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Section27, TAC join big pharma bust-up over cancer drug

Faranaaz Parker

The TAC and Section 27 have joined the fray in a face-off between Aventis Pharma and Cipla Life Sciences in a patent war over cancer drug Docetaxel.

The case is of interest to healthcare lobbyists because it could advance patients’ right to access affordable medicines.

The patent on Docetaxel expired in 2007 and the case concerns a “composition of unpatented products” used to administer Docetaxel. This patent expires next year.

Aventis argued that Cipla infringed its patent rights but in a case heard last year, the Court of the Commissioner of Patents refused the company an interim interdict to prevent Cipla from selling a generic version. Its patent was understood to be too ambiguous to enforce.

Legal adviser for Cipla Medpro South Africa, Joe Brink, said the company’s view was that the Docataxel patent was no longer valid. “The high court refused to grant an interdict, by implication saying [we] can proceed with selling the drug,” he said.

Aventis is appealing the decision at the Supreme Court of Appeals.

The TAC, which joined proceedings as a friend of the court, has argued that the Patents Act must be interpreted alongside the Constitution and that the court must balance the rights of those who hold patents with the rights of those who need access to affordable medicines.

Section 27 of the Constitution protects the right to healthcare and medicines and requires the state to take “reasonable legislative measures” to realise this right.

Quality of life
It also warned that an interim interdict could impair some patients’ quality of life or result in an unnecessary loss of life.

Mara Kardas-Nelson, access and innovation officer for Médicins Sans Frontiéres in South Africa, said the case could set a precedent in South Africa as the court was being asked to look at patent law through the lens of the public’s right to healthcare. A ruling to this effect would be in line with the World Trade Organisation’s 2001 Doha declaration, which allows developing countries flexibility in interpreting trade-related aspects of intellectual property rights and patents in the interest of public health.

Umunyana Rugege, an attorney for healthcare advocacy group Section27 – which is representing the TAC – said the court had a responsibility to consider the public interest in cases that dealt with patent law and commercial interests.

Rugege said this area of law needed development in light of the Constitution.

“We’re not so concerned by who is right and who is wrong. Our concern is that when the court decides whether to put an interdict in place, they consider certain public concerns,” said Rugege.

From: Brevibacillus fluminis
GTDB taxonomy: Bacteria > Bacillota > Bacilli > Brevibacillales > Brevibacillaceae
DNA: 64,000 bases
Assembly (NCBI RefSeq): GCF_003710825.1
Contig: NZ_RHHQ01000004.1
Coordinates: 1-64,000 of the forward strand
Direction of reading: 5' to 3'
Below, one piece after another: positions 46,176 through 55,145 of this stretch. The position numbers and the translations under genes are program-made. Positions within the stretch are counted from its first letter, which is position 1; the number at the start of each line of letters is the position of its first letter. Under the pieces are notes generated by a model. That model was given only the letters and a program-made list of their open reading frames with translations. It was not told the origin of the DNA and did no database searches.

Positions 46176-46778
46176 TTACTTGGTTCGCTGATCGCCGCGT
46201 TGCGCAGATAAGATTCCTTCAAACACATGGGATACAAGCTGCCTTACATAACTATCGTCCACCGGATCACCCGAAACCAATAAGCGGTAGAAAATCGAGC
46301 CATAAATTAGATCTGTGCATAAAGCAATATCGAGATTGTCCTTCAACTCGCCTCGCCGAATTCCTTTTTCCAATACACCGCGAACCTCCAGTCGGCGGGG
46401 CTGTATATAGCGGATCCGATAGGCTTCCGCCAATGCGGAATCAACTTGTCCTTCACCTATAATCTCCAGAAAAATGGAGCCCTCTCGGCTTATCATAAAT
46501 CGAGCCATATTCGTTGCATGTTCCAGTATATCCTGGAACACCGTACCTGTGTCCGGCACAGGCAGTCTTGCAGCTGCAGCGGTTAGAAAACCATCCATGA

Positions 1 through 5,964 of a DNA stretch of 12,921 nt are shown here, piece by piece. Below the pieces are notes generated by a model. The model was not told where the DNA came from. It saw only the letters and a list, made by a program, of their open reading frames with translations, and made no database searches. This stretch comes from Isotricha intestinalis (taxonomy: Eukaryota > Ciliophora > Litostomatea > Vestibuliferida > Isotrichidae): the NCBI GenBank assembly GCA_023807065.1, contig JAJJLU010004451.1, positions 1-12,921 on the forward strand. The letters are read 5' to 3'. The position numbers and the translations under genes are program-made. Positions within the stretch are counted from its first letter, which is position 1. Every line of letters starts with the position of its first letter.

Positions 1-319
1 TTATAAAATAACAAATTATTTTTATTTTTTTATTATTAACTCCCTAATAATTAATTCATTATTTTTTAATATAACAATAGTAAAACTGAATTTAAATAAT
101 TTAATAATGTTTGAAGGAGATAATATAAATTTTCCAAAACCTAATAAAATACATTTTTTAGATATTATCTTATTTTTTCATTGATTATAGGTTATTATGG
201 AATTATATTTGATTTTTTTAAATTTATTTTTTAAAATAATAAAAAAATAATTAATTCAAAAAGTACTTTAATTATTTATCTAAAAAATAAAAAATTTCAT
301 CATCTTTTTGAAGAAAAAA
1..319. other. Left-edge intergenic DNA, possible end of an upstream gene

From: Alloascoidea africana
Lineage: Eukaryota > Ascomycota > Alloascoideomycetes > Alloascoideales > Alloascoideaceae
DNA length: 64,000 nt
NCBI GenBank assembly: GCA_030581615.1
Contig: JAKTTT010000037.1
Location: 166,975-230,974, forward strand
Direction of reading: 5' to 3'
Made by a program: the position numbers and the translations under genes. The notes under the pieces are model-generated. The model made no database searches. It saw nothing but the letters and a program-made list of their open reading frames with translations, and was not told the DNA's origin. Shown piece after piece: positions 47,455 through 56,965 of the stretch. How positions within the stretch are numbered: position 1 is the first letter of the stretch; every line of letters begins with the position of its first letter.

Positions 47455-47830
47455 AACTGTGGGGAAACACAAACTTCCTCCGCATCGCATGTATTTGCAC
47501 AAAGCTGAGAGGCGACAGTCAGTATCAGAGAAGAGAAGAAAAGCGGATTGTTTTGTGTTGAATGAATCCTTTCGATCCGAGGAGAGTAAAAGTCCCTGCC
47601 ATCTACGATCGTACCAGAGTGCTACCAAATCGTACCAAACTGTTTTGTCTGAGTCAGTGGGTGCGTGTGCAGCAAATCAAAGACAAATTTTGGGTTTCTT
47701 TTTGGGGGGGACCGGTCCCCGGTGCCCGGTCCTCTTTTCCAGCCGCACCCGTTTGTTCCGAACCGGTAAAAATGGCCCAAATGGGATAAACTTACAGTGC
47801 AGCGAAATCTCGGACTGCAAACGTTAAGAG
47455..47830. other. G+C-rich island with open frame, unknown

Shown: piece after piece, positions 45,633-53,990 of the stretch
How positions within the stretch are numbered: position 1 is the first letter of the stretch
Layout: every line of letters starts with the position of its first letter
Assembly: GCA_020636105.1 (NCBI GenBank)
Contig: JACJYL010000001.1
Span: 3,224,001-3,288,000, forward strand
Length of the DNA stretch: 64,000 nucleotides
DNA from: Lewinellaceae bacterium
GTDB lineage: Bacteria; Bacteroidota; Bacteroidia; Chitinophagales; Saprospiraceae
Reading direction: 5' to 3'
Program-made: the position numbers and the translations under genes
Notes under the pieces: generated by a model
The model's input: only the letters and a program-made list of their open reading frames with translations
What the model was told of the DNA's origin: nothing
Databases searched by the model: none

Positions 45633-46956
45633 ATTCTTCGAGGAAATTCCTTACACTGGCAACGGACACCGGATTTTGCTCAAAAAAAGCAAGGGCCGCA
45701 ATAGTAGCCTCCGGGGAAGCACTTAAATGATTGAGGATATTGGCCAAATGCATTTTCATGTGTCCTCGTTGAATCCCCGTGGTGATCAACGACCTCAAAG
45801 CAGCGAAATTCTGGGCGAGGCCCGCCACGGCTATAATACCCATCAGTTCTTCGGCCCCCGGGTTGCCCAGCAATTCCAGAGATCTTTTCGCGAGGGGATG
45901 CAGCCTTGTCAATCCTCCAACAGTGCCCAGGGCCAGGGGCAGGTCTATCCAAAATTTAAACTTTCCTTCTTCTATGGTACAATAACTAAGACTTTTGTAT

The TAC believes there is not enough evidence before the court to show that the public interest will not be harmed if the interdict is granted. It said the onus was on Aventis – which sought the interdict – to prove that an interdict would not negatively impact those who rely on the drug asked that evidence be provided to show exactly how accessible the drug is in both the public and private sector and to what extent it is supplied as a prescribed minimum benefit for those with medical aid.

It also argued that an interim interdict should not be granted if the patent holder could be compensated through damages, an argument given credence by the fact that the patent expires next year anyway.

Judgment was reserved.

Generic costs
Prudence Mahapa, communications manager for Sanofi-Aventis South Africa, said the company was “committed to endeavouring to ensure that as wide a section of patients as possible have access to our products”.

In the private sector the Aventis’s drug costs about twice as much Cipla’s generic.

Mahapa said that in order to ensure that patients have access to Docetaxel, Aventis had launched a second brand at a price similar to Cipla Docetaxel, which would further ensure that patients’ constitutional rights are not being compromised.

Kardas-Nelson said one issue underlying the case was South Africa’s weak patent laws.

“There’s no patent review system in South Africa,” she said. “We accept the [administrative] fee and put the patent through, even if it’s a copy of another patent or if there is only a small change.”

The result is that there are many more superfluous patents in South African than in countries where there is a patent review system and “evergreening” – a process where drug companies file a new patent for an old drug simply by adding salt or sugar to the formula – is abused.

According to Kardas-Nelson, South Africa granted 2 442 pharmaceutical patents in 2008 alone while Brazil granted only 278 pharmaceutical patents between 2003 and 2008.

She said a more stringent review system for patents would ensure that only truly new medicine would be given new patents; this would allow more generics onto the market and make medicines more affordable.


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